Female in Focus with Major Minor, Sean Sheila and TOTON

by Julius Kensan
26th March 2019
The trio of local labels, Major Minor, Sean Sheila and TOTON concluded this year's Plaza Indonesia Fashion Week.

For the past few years, Plaza Indonesia Fashion Week has slowly been showcasing more and more local talents in its schedule, even though these labels are not the permanent tenants of the luxury mall. And that’s obviously the right move because the local labels have gained an extra platform to communicate their vision in the flesh through the runway. Plus, who really cares about tenant showcase when the clothes have already been made public months ago?

Major Minor kicked off the last day of the schedule. There were plenty of separates that work really well for daywear, especially the sleeveless jacket with sharp lapels that extend all the way to the hem. In general, the proposed silhouette was long and lean, further emphasised through a belted waist and long wide-legged pants.

But the looks really came to life when they were worn by a handful of non-models. One of them, Widi Wardhana used to be a professional model and now the director of an investment holding company. These ladies walked with a sense of purpose and carried such strong presence that the rest of the models faded into oblivion as just another pretty face in the crowd.

The show would no doubt work better and more memorable with a higher ratio of real life women (non-models) to models. Still, it’s a comforting thought that the clothes actually work better on real people. Perhaps designer Ari Seputra, founder and creative director of the label, was contemplating on womanhood by virtue of his co-creative director, Inneke Margarethe who’s currently on maternity leave.

Sean Loh and Sheila Agatha of Sean Sheila delivered a solid collection that’s imbued with fresh energy. While the couple is still occupied with the efforts to highlight the increasing pollution that’s choking the ocean, this time round the execution wasn’t burdened by the concept.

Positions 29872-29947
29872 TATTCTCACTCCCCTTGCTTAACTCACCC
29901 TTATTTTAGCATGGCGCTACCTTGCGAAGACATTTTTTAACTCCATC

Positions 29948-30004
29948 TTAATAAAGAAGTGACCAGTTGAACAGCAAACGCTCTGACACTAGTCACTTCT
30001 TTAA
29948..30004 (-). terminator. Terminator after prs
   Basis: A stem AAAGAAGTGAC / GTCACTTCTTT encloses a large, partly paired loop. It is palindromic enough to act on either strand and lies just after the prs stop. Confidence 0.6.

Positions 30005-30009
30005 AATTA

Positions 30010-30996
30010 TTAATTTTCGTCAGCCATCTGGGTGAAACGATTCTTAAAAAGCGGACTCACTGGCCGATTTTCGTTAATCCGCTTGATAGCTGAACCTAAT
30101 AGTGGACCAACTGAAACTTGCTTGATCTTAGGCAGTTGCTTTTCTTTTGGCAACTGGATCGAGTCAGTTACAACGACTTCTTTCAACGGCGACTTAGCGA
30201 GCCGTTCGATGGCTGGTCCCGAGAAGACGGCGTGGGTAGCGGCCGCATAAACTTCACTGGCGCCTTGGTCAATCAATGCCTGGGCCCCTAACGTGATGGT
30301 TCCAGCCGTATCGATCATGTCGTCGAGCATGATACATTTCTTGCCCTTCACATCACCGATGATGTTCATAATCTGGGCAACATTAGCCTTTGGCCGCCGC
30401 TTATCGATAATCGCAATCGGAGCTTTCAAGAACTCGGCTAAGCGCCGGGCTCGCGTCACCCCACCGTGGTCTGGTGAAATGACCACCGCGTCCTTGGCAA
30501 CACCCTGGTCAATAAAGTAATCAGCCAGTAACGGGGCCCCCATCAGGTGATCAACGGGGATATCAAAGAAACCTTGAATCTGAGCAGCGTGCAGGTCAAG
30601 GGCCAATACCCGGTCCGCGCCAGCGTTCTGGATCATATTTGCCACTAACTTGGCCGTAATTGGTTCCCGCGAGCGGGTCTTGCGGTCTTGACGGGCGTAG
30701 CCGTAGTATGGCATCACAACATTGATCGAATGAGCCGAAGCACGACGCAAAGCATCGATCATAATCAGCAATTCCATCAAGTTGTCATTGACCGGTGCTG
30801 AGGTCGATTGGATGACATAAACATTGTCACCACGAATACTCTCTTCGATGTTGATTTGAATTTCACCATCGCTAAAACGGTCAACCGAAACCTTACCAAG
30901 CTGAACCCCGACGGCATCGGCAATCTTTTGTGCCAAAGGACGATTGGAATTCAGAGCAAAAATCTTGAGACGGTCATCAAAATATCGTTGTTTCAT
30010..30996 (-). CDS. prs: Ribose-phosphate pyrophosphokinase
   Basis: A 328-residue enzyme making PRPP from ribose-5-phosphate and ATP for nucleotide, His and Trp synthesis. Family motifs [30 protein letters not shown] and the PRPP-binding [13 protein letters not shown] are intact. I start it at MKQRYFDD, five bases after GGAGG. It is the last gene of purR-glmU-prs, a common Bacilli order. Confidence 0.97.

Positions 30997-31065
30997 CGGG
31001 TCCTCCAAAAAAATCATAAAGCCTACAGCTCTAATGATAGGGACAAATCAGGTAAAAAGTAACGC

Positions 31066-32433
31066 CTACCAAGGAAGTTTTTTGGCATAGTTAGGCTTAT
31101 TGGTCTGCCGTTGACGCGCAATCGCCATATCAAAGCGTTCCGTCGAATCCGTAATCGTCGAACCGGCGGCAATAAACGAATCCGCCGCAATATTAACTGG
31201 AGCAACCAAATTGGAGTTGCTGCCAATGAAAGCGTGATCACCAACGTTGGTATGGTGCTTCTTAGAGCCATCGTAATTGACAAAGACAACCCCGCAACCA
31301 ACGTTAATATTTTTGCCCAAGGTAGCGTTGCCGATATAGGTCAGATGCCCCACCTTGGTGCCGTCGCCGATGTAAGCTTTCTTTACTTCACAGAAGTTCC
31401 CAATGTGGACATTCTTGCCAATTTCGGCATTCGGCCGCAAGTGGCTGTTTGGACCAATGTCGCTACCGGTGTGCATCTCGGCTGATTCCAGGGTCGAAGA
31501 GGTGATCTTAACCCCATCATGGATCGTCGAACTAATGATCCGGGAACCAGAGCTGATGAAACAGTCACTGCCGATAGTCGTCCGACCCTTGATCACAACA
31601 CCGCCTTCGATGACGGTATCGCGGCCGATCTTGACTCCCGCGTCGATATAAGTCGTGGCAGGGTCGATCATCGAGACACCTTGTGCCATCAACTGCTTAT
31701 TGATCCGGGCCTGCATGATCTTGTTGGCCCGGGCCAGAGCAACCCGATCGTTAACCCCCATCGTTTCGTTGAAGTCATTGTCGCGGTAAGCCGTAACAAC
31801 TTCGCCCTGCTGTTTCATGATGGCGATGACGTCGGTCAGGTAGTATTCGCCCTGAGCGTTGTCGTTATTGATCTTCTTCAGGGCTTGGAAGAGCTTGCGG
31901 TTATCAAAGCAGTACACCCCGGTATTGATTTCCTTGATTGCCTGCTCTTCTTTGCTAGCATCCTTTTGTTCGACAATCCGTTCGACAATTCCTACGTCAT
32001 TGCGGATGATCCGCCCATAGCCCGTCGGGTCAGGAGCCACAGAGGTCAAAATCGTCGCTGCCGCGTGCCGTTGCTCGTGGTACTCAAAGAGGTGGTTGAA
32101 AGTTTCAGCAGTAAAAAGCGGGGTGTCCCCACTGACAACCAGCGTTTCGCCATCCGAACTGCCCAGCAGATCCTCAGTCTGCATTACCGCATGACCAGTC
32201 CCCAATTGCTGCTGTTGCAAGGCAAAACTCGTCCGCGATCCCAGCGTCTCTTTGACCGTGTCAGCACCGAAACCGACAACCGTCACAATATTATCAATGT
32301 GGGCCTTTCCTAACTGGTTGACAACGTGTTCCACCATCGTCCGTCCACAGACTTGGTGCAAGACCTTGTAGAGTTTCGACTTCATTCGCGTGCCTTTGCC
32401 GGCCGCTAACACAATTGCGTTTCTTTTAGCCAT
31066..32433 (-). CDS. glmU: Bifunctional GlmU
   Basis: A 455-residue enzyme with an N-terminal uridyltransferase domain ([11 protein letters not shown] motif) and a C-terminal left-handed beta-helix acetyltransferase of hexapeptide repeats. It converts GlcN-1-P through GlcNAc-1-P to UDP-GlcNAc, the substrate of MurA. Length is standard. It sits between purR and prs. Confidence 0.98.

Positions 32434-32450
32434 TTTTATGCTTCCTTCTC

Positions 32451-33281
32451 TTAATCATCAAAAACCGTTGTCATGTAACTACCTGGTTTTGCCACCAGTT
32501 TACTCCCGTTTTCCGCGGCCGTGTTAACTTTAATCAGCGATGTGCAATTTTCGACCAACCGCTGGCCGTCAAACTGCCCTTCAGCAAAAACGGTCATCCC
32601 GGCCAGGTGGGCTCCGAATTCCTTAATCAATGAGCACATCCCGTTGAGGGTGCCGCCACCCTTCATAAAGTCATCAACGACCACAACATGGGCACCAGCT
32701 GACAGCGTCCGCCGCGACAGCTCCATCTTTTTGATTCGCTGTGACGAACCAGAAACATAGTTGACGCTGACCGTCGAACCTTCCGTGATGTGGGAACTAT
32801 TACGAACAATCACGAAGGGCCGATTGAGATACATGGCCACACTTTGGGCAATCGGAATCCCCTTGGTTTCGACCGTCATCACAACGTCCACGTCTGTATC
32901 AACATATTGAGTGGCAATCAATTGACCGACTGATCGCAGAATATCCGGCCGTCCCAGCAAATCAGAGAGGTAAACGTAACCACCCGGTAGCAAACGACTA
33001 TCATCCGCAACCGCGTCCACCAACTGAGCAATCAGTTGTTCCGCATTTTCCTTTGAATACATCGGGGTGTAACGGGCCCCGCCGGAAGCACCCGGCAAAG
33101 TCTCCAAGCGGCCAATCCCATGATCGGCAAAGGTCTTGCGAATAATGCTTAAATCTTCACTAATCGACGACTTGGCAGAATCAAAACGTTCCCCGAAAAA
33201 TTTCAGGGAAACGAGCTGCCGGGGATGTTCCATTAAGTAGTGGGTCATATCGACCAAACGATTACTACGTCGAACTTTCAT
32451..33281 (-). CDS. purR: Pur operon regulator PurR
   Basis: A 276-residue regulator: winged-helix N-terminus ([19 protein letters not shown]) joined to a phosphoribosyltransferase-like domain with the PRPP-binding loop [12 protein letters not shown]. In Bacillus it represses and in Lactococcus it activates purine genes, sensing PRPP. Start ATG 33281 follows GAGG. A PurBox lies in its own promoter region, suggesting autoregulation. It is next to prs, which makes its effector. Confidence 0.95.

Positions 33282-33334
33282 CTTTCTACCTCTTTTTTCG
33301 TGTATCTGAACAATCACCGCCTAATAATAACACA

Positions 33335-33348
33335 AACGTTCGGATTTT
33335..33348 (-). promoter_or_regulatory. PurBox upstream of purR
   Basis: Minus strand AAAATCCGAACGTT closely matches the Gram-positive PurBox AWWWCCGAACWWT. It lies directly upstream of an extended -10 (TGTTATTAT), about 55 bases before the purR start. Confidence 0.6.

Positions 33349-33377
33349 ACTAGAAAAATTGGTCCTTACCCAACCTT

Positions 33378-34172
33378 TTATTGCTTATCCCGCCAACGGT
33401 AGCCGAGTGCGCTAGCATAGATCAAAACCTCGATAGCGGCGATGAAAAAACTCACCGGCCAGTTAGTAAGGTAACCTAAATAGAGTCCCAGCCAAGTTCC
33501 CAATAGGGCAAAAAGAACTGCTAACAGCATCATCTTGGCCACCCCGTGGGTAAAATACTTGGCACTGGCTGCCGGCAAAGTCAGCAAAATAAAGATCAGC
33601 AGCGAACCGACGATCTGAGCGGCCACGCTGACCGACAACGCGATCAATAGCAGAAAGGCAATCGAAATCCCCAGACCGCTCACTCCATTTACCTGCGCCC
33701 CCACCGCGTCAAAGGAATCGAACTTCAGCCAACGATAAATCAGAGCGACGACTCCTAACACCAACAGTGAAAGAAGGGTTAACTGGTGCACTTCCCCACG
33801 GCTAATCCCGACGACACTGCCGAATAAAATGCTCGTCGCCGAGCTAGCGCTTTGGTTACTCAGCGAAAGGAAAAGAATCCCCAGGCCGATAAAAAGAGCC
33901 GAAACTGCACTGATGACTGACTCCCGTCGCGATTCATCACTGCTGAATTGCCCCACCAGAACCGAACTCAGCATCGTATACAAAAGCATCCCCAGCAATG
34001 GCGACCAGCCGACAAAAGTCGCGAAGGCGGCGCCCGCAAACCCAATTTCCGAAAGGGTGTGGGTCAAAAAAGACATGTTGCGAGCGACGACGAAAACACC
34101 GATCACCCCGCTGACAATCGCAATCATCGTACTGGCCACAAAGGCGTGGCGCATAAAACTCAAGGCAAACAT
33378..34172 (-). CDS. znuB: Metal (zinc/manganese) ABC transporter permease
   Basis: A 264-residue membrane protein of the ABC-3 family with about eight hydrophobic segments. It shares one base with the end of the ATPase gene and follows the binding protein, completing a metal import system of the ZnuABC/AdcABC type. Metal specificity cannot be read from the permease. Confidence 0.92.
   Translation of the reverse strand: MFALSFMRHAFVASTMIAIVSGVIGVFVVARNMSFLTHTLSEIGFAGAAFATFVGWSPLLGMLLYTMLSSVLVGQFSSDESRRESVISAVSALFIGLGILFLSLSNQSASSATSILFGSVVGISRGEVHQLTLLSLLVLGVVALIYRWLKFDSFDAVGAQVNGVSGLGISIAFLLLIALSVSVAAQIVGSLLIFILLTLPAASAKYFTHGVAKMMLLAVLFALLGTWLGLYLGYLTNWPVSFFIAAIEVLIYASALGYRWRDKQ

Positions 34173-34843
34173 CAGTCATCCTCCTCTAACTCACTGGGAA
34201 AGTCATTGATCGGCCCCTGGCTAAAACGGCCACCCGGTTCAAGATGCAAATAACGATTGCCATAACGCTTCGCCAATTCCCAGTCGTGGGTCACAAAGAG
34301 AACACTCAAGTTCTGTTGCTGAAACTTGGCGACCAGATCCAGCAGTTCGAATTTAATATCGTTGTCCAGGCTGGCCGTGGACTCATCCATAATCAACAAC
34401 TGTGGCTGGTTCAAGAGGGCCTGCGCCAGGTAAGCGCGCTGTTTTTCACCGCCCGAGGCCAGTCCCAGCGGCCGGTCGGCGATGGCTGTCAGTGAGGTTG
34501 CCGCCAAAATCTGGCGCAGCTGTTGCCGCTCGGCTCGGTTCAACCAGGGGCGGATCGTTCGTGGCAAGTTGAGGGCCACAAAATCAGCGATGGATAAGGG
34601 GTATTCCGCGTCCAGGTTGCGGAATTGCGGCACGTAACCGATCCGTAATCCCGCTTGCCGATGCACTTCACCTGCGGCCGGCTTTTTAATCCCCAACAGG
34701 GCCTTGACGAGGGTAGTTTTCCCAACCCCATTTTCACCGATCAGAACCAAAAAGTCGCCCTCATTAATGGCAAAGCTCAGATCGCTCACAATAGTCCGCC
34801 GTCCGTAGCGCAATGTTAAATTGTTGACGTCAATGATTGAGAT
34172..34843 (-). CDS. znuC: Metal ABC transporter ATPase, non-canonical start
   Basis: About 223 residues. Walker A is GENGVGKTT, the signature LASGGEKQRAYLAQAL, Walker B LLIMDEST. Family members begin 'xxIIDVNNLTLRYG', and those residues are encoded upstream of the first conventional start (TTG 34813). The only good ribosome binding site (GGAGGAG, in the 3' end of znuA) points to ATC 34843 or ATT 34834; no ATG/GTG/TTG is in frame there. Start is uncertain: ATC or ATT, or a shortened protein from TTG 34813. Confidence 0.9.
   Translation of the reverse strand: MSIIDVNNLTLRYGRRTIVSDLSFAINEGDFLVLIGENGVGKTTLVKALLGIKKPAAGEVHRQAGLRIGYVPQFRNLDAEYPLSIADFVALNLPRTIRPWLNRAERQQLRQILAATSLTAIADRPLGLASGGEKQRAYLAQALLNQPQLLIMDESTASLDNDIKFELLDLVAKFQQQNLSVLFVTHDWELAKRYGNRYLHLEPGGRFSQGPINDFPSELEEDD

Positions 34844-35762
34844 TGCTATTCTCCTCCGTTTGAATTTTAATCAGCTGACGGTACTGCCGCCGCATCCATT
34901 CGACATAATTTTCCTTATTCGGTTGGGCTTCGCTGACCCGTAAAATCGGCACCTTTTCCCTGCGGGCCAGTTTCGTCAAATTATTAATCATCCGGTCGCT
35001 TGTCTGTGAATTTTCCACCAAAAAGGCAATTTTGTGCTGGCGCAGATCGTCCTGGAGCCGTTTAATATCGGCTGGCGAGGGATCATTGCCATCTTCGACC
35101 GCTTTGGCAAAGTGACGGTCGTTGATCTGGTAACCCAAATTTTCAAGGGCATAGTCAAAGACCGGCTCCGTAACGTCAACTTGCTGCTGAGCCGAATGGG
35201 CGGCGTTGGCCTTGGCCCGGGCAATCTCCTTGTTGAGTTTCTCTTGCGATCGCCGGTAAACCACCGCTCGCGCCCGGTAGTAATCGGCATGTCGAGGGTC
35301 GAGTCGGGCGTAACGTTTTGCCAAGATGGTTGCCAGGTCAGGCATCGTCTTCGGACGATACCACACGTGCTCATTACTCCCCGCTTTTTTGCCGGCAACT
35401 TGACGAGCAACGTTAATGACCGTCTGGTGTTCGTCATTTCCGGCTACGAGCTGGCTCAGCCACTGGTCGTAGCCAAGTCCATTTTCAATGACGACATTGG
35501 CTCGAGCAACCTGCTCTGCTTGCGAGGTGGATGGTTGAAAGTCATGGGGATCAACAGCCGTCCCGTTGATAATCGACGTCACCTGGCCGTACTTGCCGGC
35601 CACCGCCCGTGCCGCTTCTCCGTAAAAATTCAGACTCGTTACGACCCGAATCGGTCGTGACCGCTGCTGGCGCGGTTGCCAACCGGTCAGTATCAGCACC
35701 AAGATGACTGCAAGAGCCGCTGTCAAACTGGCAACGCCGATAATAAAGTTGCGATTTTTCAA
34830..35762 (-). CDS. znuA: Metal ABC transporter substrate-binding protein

Instead of relying on embroidery, which has been the label’s signature stamp, Sean and Sheila chose to focus on the tailoring and deconstruction. But looking at the way some of the clothes were made, as if pieces of pre-loved clothing were deliberately destroyed and stitched together afterwards, it’s also appropriate to call it reconstruction – the way that Frankenstein was built, if you will.

Their take on the utility jacket hits the sweet spot – roomy but nipped at the waist with oversized pockets. They also take it further by literally incorporating a giant pocket (in the size of a sling bag) onto the body of the jacket that brings to mind an overgrown tumour. It’s the perfect example on how to combine elegance with the current craze on streetwear for the female audience. Overall, Sean and Sheila managed to strike the right amount of balance on experimentation and wearability.

The overabundance of texture in the collection of TOTON was incredibly stimulating. Those who followed Toton Januar’s work closely for the past few seasons would notice that the designer is still employing similar codes, such as floral embroideries, pleated skirts and denim jackets. But what he presented was imbued with a new sense of perspective and direction that it felt new, while remaining comfortingly familiar.

Throughout the collection, the dramatic texture on ruffle gloves, hairy bags, giant spiky earrings and furry mules lead your gaze back to the details of the clothes. No doubt some of the fashion influencers present were already giddy with excitement, visualising themselves wearing the eye-catching accessories for their Instagram post.

Towards the end of the show, more and more models marched out covered in sheer veils. At first glance, it may seem like an interpretation on celebratory bridal dress. But as the show progressed, along with the unsettling undertone, it’s clear that things weren’t as cheery as it seems. Since Toton has always centred on fashioning a woman’s body in respectful manner, the veils could be (or should be) read as a symbol of grieve, especially in current climate where women’s bodies are increasingly policed and politicised. And the end of it is nowhere in sight.